[Benjamin Franklin?] to ———
Extract printed in The Pennsylvania Gazette, January 1, 1756.
Governor Morris and the commissioners appointed in the £60,000 money act worked diligently to organize more effective measures against the continuing Indian attacks.2 By December 4 they had decided to rely chiefly upon a fort to be erected at Shamokin (at the forks of the Susquehanna; now Sunbury) from which ranging parties would be sent out. Such a fort would be a stronghold in the very heart of the hostile country, and would forestall the rumored French plan to build one there. After Morris’ departure for New York on December 8, however, further calls for help, plus the advice of George Croghan and other frontiersmen, persuaded the commissioners to more immediate action. James Hamilton explained the new four-part plan to the governor: 500 men were to be taken “into Constant Service, half on this and half on the other side of the Sasquehannah, and to erect Five Block Houses on Each Side, and the space between them to be continually ranged by the respective garrisons”; George Croghan was to superintend activities west of the Susquehanna and the capable Conrad Weiser in the central frontier near Reading; and three commissioners, Hamilton, Joseph Fox, and Franklin, were to leave as soon as possible for defenseless Northampton County, where the need was greatest. Hamilton was empowered to issue militia commissions in the governor’s absence, and his party left Philadelphia on December 18.3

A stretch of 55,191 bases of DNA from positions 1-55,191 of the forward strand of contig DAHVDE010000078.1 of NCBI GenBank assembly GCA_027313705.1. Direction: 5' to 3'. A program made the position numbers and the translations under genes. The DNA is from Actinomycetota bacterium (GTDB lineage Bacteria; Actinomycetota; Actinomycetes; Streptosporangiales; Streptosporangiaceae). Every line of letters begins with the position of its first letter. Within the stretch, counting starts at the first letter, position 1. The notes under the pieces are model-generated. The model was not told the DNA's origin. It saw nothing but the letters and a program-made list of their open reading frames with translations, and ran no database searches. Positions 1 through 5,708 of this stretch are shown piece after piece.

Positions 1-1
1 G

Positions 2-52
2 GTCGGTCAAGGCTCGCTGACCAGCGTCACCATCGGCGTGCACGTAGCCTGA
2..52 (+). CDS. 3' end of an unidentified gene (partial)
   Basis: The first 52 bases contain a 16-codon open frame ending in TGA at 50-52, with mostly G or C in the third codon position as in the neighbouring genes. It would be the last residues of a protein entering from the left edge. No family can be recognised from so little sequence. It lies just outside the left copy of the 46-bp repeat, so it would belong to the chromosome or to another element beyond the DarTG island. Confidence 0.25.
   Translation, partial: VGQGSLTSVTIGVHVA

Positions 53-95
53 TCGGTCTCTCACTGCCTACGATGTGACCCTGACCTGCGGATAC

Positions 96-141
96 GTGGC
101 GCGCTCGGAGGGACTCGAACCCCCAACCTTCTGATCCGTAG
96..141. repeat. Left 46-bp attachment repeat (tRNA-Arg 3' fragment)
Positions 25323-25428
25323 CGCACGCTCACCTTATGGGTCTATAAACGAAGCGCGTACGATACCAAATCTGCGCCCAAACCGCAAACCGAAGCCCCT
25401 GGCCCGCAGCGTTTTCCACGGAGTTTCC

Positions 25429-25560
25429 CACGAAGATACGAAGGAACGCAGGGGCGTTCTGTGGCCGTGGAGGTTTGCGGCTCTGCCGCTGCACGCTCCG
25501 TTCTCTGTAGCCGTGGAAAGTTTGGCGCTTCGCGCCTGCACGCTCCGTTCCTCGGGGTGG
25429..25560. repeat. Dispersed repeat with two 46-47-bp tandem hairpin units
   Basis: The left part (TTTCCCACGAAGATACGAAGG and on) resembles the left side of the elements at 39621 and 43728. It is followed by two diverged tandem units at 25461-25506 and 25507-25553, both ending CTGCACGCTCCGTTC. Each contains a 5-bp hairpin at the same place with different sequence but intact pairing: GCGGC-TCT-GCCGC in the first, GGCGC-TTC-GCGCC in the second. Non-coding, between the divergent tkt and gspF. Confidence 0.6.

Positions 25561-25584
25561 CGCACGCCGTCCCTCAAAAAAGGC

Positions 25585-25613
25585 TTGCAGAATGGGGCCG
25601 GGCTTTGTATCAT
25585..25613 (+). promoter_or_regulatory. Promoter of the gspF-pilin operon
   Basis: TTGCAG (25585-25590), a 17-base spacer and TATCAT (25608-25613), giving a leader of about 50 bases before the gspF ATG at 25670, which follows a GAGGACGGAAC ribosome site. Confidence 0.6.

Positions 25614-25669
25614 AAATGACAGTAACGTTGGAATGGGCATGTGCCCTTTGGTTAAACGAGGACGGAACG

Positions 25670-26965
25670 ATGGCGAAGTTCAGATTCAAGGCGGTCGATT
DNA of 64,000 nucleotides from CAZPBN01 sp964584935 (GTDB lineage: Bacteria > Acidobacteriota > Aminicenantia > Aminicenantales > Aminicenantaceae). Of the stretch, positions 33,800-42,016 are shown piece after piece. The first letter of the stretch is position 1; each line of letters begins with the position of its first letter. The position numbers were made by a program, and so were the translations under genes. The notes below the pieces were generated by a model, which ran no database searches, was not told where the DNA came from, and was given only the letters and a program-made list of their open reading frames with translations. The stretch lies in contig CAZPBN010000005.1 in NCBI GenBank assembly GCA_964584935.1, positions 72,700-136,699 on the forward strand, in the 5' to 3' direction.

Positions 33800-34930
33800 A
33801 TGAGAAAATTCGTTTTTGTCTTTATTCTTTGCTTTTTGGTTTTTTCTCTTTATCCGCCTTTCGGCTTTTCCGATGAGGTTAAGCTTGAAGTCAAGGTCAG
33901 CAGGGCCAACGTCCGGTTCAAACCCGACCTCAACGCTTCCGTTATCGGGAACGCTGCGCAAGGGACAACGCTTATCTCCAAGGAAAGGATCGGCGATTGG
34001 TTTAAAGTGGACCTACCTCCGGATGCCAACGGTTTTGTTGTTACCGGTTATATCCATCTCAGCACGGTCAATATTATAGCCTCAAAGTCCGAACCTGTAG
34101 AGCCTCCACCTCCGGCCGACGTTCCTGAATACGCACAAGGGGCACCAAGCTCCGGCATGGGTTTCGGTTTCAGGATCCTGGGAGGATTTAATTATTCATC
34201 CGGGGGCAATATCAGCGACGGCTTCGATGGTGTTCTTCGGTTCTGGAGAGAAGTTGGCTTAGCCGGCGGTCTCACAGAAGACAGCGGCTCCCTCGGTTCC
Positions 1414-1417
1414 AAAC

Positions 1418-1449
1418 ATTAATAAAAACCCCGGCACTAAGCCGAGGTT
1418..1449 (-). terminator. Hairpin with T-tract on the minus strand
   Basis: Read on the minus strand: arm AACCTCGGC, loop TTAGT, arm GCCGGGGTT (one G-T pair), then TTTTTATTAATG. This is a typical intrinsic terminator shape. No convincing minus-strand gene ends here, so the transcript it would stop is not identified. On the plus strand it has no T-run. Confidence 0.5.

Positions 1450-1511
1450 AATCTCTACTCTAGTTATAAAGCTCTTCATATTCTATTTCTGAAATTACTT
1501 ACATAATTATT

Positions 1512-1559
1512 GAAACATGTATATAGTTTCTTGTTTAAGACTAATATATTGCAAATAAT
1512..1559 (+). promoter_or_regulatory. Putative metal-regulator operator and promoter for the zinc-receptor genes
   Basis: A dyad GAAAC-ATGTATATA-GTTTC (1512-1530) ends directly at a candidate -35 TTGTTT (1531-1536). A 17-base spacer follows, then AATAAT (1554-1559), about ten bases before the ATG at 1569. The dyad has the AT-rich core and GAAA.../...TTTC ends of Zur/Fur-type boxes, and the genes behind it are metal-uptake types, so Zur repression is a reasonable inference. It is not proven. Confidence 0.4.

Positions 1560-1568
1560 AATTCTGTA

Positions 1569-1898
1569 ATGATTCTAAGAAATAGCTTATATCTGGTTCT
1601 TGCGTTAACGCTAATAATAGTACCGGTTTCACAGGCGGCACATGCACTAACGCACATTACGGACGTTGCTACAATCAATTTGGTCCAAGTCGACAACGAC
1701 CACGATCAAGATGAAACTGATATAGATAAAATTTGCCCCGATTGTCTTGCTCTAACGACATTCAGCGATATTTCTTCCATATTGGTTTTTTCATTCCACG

They spent the night of the 19th in Bethlehem and reached Easton the following day, where they found “the greatest consternation.” The frightened inhabitants would not even enlist to garrison the proposed forts for their own defense.4 The commissioners stayed there for ten days organizing defenses, dispensing arms, and getting military companies to begin the construction of forts north of the Blue Mountains.5
The purpose of the expedition, as its leader said, was to “See and Judge for Our Selves of Condition of the Country, and of the most proper methods for defending it.”6 It was not, as some have assumed, a military operation, nor was Franklin in charge, however significant his unofficial initiative may have been. His “military career” did not begin until January 5, 1756, after a conference with Morris in Reading which resulted in his being given full powers to direct the defense of the Northampton frontier.7
Franklin was on the northeastern frontier for fifty days, first as one of three commissioners, later in sole charge in Northampton County. During the second period he commanded over 500 troops and directed all their supply, communications, and engineering activities. Although the documents printed below record the campaign in some detail, the following chronology of Franklin’s service may be helpful.
|18.||Commissioners Hamilton, Franklin, and Fox leave Philadelphia.|
|19.||Arrive in Bethlehem toward evening.|
|20.||Arrive in Easton.|
|30.||Leave Easton; arrive in Bethlehem.|
|31.||Leave Bethlehem for Reading.|
|1.||Arrive in Reading early afternoon.|
|2.||Council meetings with Governor Morris.|
|3.||Morris receives first word of attack on Gnadenhütten.|
|5.||Franklin commissioned commander in Northampton County.|
|6.||Leaves Reading for Bethlehem.|
|7.||Arrives in Bethlehem.|
|10.||Present at Moravian dinner; listens to music.|
|11.||Attends Moravian preaching; “very attentive.”|
|15.||Marches for Gnadenhütten about noon; spends night at Hays’ Tavern.|
|16.||Passes Lehigh Water Gap; spends night at Uplinger’s.|
|17.||(His 50th birthday) Marches for Gnadenhütten; rain forces return to Uplinger’s.|
|18.||Arrives at Gnadenhütten early afternoon.|
|19.||Begins building a fort.|
|24.||Fortification completed; party sent to build what is later called Fort Franklin.|